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Grand. Solution. Absolution.

Significant amounts of time get wasted by people in the advocacy of a particular sweeping ‘solution’ – like ‘give everybody secure housing and UBI’ or ‘nationalize the means of production’ or ‘close the borders’ – yet these ideology-over-practicality suggestions may sound strident and compelling, like most divisive communication, they seldom deconstruct into a workable next step that’s possible and practical in society, i.e. the real-world of human inertia. It’s suspicious.
Are they a way to evade the hard questions without the feeling of having come up short?
Or, worse, is the zeal for magic wand change a psychological polarization: on the one hand, the conceit of having solved society’s problems (if only people would accept it), and on the other the comfort zone of the path of least resistance (satisfying being too lazy to deal in detail, too arrogant to give thinking time to the solution’s impact on real people or its path to implementation against extant institutions).
There are (almost certainly) better sociopolitical and economic systems than the ad hoc plutocracy we live in today. Most thinkers share the conviction that the systems running America in 2020 are on a degrading trajectory. Economic and social markers are universally lower in Generation Z than Generation X, whatever the politics of the statistician. But so what?
We can agree there are problems. We can share the conclusion society needs to deal with various key issues else our children’s children are likely to live in a bleak, inhospitable world. Depending on our political and economic and socio-historical education, we’ll have learned many of the standard alternatives to 21st-century neoliberal globalist capitalism. Some will appeal more than others. Armed with our solution to the ills of society, we shift to extemporize mode and tell society (or our corner of it) what we think. If we’re in an echo chamber, the response will be a chorus of agreement, because what we think and what the group thinks will be the same thinking. If we’re on public social media, the response may include pushback from others also in extemporize mode. Thoughts clash. Debate follows.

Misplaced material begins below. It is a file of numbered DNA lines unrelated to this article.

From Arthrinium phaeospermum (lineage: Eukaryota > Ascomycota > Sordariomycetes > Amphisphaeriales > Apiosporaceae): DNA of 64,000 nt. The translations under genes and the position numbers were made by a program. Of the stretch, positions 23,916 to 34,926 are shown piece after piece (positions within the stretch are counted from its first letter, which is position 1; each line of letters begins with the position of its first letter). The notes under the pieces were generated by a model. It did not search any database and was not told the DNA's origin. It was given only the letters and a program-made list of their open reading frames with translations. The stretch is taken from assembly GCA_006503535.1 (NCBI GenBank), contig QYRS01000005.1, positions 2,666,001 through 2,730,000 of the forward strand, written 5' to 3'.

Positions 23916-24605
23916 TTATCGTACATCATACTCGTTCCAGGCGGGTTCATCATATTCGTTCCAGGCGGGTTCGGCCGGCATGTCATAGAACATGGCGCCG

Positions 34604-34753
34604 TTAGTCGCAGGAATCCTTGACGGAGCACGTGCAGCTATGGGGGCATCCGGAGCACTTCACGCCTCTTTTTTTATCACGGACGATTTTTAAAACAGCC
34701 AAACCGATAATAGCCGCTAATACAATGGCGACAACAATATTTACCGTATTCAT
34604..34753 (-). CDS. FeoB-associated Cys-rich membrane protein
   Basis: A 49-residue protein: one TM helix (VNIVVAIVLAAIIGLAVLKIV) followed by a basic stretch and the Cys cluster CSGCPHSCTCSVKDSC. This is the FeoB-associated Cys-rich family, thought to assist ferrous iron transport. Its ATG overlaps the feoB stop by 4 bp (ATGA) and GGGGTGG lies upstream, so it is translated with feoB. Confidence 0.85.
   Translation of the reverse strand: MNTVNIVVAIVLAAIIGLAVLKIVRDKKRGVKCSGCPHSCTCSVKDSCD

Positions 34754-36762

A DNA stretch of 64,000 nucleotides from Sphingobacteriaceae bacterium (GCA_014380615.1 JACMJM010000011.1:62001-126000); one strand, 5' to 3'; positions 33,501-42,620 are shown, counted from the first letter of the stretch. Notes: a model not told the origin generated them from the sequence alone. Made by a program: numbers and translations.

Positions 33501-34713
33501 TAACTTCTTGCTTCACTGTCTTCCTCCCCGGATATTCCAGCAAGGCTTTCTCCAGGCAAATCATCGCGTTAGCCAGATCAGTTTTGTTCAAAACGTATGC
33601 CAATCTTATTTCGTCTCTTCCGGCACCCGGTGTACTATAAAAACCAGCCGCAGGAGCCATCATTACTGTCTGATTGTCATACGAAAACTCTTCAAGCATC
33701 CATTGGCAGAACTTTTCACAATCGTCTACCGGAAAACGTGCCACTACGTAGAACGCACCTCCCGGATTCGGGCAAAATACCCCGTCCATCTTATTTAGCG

But who does that help, if your desire to explore a possible fix is sincere? At some point the abstractions are familiar, the pros and cons (as commonly perceived) of your favored solution – versus the alternatives – such known territory it’s no longer productive to keep debating through variations on the same themes. This is where most people seem to give up on making progress (whether conscious of choosing to do so or oblivious) and instead fall into a pattern of retreading old ground, often with different people so it doesn’t feel like such a pointless use of time. Ironically, whenever we fall into this loop of debating solutions, we become part of the problem.
It’s worth keeping in mind that spending hours debating subjects outside of immediate concerns and professional responsibilities is not possible for most. It’s therefore a prime example of entitlement: it’s an uncommon luxury to have free time, quality education, access to other human beings, and self-confident conclusions that are necessary to be having the debate in the first place. Someone living under physical oppression or toiling to feed a family enjoys no such privilege.
Social media is a problematic factor in the debate circle-jerk because it gives individuals open-ended access to venues for debate (online) and debate companions of any ideological flavor one desires. Whereas with no social media, the circular conversation about solutions might eventually exhaust itself and force us to confront the need to take theory into the world as practice. With social media, we can flip between new cast lists, engaging with personalities best selected to serve our confirmation bias or our thirst for antagonists, etc.
Social media is the tool for exponentially increasing the potential for wasting time, while at the same time finding patterns of community that best disguise this waste as valid engagement. The ruling institutions love social media’s capacity to absorb the public’s energy that might otherwise converge on group action that would force the authorities to accommodate.

Perhaps it’s unrealistic to expect people to resist the allure of this particular path of least resistance, but – if you want to be part of the solution and not fuel the inertia that resists it – hold yourself accountable for the wasted time. Don’t lose hours debating in circles. Judge solutions by actions and potentials: it’s no use having the most wonderful systemic improvement if there’s no possible real-world route to it being brought into existence.



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